In the France of former centuries, this weekend would have been marked by an extraordinary religious ceremony involving donkeys. The Feast of the Ass fell on January 14th and celebrated the post-Christmas Flight into Egypt, to which the animal was traditionally central.
But the event’s theatrical excesses, possibly rooted in older, pre-Christian festivals including the Romans’ new year Cervula – were considered an embarrassment by other believers, especially of the Protestant kind.
The Victorian almanac Chamber’s Book of Days acknowledged that early converts to the faith had to be “weaned off” pagan rituals and that a certain amount of drama was justified “to impress religious truths upon the minds of an illiterate people”, impervious to books: “But the advantages resulting from this mode of instruction were counterbalanced by the numerous ridiculous ceremonies which they originated. Of these, probably none exceeded in grossness of absurdity the Festival of the Ass.”
The Catholic Encyclopedia records one such rite, from Beauvais, in which a young woman and child were first carried by donkey to the local church.
The animal was then stationed at the altar during Mass while the congregation sang in Latin (as translated): “From the eastern lands, the Ass comes, beautiful and brave, fit to bear burdens. Up! Sir Ass, and sing. Open your pretty mouth. Hay will be yours in plenty, and oats in abundance.”
But the most infamous part of the service was at the end where, instead of saying “the Mass is over”, the priest would “bray thrice”, in imitation of the beast, inspiring the congregation to reply in kind.
The ceremony is thought to have spread into western Europe, circa the 11th century, via Constantinople. It was mainly or exclusively confined to Catholic France, however. Despite the historic regard for donkeys in this country, Ireland seems to have been immune.
Mind you, Irish regard for the animal was not always universal. And according to Michael J McCarthy (1864-1928), a Cork-born lawyer, nationalist, and anti-clerical author, whose writings influenced James Joyce, it too split along sectarian lines.
“One of those fortuitous straws which show how the religious wind blows and marks the difference [...] between the Catholic and Protestant counties,” he wrote in his 1911 book, Irish Land and Irish Liberty, “is the relative esteem in which asses are held.”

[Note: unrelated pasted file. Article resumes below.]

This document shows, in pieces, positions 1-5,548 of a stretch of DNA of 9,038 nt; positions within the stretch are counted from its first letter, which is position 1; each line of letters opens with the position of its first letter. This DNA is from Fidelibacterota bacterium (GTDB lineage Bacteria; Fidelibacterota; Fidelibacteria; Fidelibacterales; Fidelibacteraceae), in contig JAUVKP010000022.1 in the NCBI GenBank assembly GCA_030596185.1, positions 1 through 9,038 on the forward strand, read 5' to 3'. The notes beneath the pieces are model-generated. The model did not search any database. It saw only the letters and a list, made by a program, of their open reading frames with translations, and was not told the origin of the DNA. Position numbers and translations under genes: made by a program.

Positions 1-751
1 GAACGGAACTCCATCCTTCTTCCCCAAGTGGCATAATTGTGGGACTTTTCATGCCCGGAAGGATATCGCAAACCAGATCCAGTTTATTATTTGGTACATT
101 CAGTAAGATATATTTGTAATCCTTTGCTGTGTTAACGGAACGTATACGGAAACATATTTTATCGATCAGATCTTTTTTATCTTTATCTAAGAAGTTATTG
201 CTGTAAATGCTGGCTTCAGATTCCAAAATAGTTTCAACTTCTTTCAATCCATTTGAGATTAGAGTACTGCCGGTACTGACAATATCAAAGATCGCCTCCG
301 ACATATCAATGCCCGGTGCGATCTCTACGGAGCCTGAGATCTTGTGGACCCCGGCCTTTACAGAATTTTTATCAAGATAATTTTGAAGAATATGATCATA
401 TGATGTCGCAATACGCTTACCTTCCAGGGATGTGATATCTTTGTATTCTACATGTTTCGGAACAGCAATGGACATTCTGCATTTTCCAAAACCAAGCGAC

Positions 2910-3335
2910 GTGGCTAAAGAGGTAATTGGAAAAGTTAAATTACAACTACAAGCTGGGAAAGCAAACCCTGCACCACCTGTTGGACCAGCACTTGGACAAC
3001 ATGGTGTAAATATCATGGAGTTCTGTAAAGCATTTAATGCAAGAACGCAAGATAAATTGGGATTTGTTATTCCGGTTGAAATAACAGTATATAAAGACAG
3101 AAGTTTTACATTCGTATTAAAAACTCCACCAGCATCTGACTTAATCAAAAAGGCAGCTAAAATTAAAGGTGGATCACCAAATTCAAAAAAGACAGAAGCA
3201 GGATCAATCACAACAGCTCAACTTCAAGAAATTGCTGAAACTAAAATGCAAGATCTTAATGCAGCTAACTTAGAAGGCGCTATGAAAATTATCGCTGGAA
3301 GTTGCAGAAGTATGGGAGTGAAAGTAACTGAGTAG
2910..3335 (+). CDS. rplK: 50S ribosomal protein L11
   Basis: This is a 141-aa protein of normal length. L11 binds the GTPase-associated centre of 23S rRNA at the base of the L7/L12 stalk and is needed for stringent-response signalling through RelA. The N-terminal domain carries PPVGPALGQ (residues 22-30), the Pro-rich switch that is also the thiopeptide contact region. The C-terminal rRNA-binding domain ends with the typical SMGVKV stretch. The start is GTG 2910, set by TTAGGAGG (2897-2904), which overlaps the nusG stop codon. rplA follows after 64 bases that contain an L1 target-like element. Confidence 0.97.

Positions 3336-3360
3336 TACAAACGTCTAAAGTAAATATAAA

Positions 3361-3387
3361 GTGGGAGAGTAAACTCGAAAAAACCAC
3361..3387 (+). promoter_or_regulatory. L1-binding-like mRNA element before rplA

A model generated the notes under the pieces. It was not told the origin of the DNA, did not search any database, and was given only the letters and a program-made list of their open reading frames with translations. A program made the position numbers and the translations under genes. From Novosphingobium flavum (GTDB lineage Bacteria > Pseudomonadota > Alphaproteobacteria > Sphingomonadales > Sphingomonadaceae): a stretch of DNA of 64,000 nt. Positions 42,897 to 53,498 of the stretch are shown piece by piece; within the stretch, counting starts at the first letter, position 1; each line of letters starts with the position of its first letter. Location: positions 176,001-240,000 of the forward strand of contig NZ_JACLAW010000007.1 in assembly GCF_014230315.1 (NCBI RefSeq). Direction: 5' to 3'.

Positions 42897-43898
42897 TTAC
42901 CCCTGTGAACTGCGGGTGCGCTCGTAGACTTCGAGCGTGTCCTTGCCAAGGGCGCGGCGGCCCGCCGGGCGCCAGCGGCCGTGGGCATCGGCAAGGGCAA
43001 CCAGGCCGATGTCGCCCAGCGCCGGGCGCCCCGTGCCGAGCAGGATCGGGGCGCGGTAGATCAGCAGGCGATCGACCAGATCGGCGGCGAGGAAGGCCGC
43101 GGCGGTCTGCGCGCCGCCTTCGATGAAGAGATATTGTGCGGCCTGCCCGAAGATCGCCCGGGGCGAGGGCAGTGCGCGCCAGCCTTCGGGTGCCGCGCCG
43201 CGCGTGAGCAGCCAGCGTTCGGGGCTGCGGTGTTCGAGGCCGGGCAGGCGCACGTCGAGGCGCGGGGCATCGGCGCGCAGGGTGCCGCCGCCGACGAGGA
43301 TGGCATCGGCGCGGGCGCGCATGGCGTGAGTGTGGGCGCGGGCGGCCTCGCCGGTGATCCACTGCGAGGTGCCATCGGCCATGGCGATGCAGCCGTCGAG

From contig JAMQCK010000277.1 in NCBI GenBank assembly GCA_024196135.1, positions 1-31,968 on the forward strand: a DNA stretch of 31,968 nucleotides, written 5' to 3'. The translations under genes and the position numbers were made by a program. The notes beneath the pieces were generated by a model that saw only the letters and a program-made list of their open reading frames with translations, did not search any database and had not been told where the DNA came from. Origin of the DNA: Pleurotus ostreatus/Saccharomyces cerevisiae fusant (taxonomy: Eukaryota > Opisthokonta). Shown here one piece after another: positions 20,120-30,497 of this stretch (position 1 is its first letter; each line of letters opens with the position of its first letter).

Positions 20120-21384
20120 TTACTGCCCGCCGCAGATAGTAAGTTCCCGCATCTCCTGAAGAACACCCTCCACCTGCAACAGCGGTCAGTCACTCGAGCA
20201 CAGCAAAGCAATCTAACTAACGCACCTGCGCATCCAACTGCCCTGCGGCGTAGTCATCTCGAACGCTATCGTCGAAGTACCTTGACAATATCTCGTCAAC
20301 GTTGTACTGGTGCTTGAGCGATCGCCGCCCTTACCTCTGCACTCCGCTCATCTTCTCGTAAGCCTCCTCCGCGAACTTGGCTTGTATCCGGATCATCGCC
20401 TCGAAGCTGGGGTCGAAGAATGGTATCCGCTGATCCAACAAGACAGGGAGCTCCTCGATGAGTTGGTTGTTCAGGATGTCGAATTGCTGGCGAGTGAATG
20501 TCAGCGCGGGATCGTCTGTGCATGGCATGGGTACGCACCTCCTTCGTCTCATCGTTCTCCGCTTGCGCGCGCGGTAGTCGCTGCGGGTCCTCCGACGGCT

Antrim, “the most Protestant county in Ireland”, had the fewest donkeys, McCarthy noted: only 783 in 1901. This compared with 25,000 in Mayo, 20,000 in Cork, 17,000 in Tipperary, and so on.
Elsewhere in the Protestant northeast, Derry, Down, and Armagh were almost equally donkey-deficient. But in all the “Catholic counties” – except Tyrone, which he declared “neutral” on the subject – asses were “reckoned in thousands”.
It would not have surprised McCarthy that, although yet to be composed in his lifetime, Ireland’s best-known poem about this gentle creature would be written just south and west of the donkey line, in Monaghan.
In Kerr’s Ass by Patrick Kavanagh, the animal is not quite an object of reverence. But, as remembered from London, it does inspire a spiritual epiphany: “Until a world comes to life -/Morning, the silent bog./And the God of imagination waking/In a Mucker fog.”
Alas, that sentiment too has proven to be a challenge for some historically Protestant countries. The poem is today sometimes censored by online forums in America, where the line about borrowing “Kerr’s big a**” is liable to be misunderstood.
Beauvais is less well-known these days for its Feast of the Ass than for its airport, which offers a low-cost gateway to Paris. It is now also synonymous with Ryanair, a company that does not yet provide Flights into Egypt, but will probably soon offer flights to somewhere near Egypt, with onward bus connection.
The airline’s chief executive has become almost equally famous for his association with animals equine, albeit of a larger and faster kind than donkeys. Michael O’Leary is a leading member of the Irish horse-racing elite, or as Myles na gCopaleen of this parish once called them, the “Hippocracy”.
Our columnist was at the time affecting to be annoyed with the horsey set, for obscure reasons chief among which may have been a misrepresentation of his pseudonym. That was sometimes translated as “Myles of the Little Horses” whereas, emphasising the territorial integrity of small animals in the face of larger ones with imperial ambitions, he preferred “Myles of the Ponies”.
All of which is a transparent - some might say half-assed – excuse for me to mention again the latest International Flann O’Brien conference, which takes place in the Romanian city of Cluj in June. The theme this year is “Strange Atmospheres”. Scholars of Myles/Flann wishing to present papers are invited to submit abstracts via firstname.lastname@example.org by January 31st.